Copyright © 2024 Kafley et al. Place of Publication: PSciP Publishing LLC, Oakwood, VA, USA.


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| Article ID 011002 |

Citation: Kafley B, Hossain MF. A Study on Student Pharmacists’ Views on the Effectiveness of Pre-Laboratory Video Tutorials in Pharmaceutical Compounding. J Pharm Compd Ther. 2024;1(1):1-4

Engaging the New Generation: A Study on Student Pharmacists’ Views on the Effectiveness of Pre-Laboratory Video Tutorials in Pharmaceutical Compounding

Bishen Kafley and Mohammad Faisal Hossain

Appalachian College of Pharmacy, Oakwood, VA 24631, USA

Correspondence should be addressed to  M. F. Hossain, Ph.D.,  Assistant Professor, Department of Pharmaceutical Sciences. E-mail:








In the rapidly evolving landscape of education, online learning systems have become a transformative force, aiming to provide accessible and inclusive education to individuals worldwide. The current generation of students has come of age in a technology-driven era, where digital influence plays a crucial role in shaping their learning journey. A comprehensive approach was taken to leverage the transformative potential of online learning systems and enhance the pharmaceutical laboratory course. During the APPE rotation, faculty and a PharmD student conducted a survey-based analysis to reduce face-to-face lecture time, improve flexibility, and alleviate stress for pharmacy students. Specifically, the College aimed to implement a flipped classroom model to improve learning outcomes and adopt the learning preferences of the new generation of students. Through survey questionnaires, we identified various kinds of learners and the impact of various learning methods on students’ understanding and retention of pharmaceutical compounding skills. The findings revealed that a significant portion of the students identified themselves as kinesthetic learners (learning that involves physical activity, 58.5%) and visual learners (27.7%), while a smaller percentage (10.8%) believed that they learn best through reading and writing. Regarding the format of laboratory courses, the study revealed that a significant majority of students (64.6%) expressed a preference for watching pre-recorded laboratory video tutorials at home prior to attending face-to-face laboratory sessions. These findings provided valuable insights that can be used to enhance the design and delivery of tutorial videos, making them more accessible, inclusive, and aligned with the preferences of the new generation of students.

Keywords: Pre-laboratory video tutorials, Learning Pyramid, New Generation, Flipped Classroom, pharmaceutical compounding


Over the last two decades, compounding errors have led to severe consequences and fatalities in the United States.1 These incidents are attributed to human error,  lack of knowledge,  poor skills,  and retention in following proper procedures of the pharmaceutical compounding process.2 The Learning Pyramid model suggests that students retain information better through active learning methods, providing a valuable framework for evaluating the impact of pre-laboratory video tutorials compared to traditional teaching methods.3 The learning process in pharmaceutical compounding requires a thorough understanding and retention of theoretical concepts and practical skills.2,4 Laboratory experiences provide students with hands-on training opportunities to minimize risks and prevent the associated hazards in pharmaceutical compounding.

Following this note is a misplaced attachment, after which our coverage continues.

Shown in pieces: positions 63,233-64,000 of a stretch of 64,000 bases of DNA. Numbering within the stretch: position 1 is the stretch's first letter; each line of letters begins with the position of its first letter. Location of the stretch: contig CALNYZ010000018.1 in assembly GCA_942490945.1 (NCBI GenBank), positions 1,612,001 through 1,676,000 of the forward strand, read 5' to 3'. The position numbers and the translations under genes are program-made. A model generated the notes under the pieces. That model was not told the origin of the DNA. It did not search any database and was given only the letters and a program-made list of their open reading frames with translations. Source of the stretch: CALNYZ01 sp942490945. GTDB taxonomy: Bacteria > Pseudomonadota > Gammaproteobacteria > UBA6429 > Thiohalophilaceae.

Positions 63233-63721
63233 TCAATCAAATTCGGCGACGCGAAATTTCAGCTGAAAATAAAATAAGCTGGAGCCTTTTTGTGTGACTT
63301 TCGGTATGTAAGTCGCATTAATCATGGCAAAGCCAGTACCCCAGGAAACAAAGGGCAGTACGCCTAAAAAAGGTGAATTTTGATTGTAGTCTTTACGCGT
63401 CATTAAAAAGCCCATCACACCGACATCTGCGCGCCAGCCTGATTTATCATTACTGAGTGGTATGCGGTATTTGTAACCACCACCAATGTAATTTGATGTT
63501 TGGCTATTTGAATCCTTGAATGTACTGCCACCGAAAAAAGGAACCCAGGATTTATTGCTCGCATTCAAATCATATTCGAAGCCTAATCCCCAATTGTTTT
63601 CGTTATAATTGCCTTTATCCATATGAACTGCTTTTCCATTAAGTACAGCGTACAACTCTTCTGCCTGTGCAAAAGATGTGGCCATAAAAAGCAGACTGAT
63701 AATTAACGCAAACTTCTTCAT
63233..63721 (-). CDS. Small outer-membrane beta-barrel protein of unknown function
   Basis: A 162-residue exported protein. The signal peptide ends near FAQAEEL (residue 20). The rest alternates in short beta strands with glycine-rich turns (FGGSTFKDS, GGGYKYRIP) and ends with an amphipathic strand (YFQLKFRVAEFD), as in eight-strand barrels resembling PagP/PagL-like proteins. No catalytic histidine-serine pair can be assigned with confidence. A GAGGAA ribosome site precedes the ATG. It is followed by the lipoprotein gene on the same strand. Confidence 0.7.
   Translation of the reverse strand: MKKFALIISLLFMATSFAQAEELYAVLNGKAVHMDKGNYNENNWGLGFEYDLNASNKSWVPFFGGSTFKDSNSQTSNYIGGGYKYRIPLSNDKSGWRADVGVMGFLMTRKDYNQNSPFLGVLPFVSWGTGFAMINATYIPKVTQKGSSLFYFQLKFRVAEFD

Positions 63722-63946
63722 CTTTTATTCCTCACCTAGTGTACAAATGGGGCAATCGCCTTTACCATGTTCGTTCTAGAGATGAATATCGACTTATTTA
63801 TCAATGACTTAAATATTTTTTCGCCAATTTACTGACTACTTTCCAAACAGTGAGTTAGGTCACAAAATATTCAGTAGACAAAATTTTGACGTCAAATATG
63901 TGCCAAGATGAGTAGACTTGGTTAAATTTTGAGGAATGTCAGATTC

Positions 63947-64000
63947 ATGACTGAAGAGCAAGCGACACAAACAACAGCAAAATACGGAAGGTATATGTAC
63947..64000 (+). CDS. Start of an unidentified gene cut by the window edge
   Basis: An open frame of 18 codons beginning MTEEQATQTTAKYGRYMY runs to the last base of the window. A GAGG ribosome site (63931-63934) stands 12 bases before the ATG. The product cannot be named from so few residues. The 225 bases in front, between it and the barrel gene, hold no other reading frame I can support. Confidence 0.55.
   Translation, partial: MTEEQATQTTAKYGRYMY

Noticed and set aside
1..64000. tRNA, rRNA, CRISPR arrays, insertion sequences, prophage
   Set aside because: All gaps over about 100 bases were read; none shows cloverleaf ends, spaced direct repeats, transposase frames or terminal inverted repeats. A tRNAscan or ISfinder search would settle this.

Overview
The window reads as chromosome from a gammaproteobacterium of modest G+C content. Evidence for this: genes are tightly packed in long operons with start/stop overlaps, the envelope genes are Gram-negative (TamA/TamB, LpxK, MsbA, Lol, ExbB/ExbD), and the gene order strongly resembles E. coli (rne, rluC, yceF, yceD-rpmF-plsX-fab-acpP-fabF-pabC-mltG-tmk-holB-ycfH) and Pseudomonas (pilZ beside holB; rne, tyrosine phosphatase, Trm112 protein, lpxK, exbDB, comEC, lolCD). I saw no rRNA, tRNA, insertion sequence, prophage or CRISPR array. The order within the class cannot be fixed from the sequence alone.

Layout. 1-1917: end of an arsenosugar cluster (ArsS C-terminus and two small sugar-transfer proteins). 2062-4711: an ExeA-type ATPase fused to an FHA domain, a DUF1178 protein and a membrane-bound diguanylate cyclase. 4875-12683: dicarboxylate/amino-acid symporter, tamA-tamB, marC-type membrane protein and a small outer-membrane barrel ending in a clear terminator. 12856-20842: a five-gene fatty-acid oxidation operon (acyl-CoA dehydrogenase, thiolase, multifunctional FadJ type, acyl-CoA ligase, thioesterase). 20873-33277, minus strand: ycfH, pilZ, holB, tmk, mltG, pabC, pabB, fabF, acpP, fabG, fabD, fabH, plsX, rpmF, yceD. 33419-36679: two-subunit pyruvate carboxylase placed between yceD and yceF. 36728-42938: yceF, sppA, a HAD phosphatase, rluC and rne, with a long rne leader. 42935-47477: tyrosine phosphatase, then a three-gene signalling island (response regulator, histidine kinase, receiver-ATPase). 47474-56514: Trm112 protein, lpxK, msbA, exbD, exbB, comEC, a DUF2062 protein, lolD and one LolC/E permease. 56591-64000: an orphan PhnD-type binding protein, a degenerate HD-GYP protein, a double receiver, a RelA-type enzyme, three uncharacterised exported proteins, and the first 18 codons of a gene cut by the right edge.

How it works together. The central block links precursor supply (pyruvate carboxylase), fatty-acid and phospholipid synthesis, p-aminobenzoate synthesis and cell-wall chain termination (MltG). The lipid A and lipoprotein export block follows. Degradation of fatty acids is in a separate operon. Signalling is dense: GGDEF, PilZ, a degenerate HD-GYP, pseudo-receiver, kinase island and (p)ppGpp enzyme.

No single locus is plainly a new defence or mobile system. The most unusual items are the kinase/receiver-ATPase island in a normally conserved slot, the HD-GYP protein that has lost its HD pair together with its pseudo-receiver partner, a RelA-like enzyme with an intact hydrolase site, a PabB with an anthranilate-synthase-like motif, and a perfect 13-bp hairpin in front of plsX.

A comparative study published by the Universal Journal of Educational Research revealed that a video-based laboratory tutorial has higher student learning outcomes than conventional learning.5 Another study conducted with 1089 general chemistry laboratory students indicated that using online pre-laboratory video tutorials has a substantial positive impact on student learning and the potential to alleviate the strain on institutional resources compared to face-to-face lectures.4 Similarly, another study suggested that students and instructors agree that pre-laboratory video tutorials help them better prepare for the laboratory sessions.6 Furthermore, another study conducted in an orthodontic laboratory also demonstrated that instructional video tutorials are equally effective as live demonstrations in transferring skills and improving the learning experience for students.7 Another study discovered that pharmacy students highly preferred and positively responded to the compounding videos available on their university website.8 Another study, similar in nature, demonstrated that students prefer podcasts as an alternative or addition to conventional classroom lectures.9

     Active participation in the learning process has been shown to enable deep thinking and long-term retention of knowledge.3 By incorporating pre-laboratory video tutorials based on the principles of the Learning Pyramid, students can be more engaged in the learning process, leading to improved comprehension and application of knowledge in laboratory settings. This integration of pre-laboratory videos as a flipped classroom model aligns with the evolving educational landscape, which requires adapting teaching methods to meet the needs and interests of the new generation of students.10 Online and digital resources play a significant role in their learning journey. Traditional lecture-based approaches may not effectively engage these students, who thrive on interactive and visually stimulating content.10,11 Therefore, we conducted a survey and reviewed research articles intending to implement a flipped classroom model in pharmaceutical compounding courses.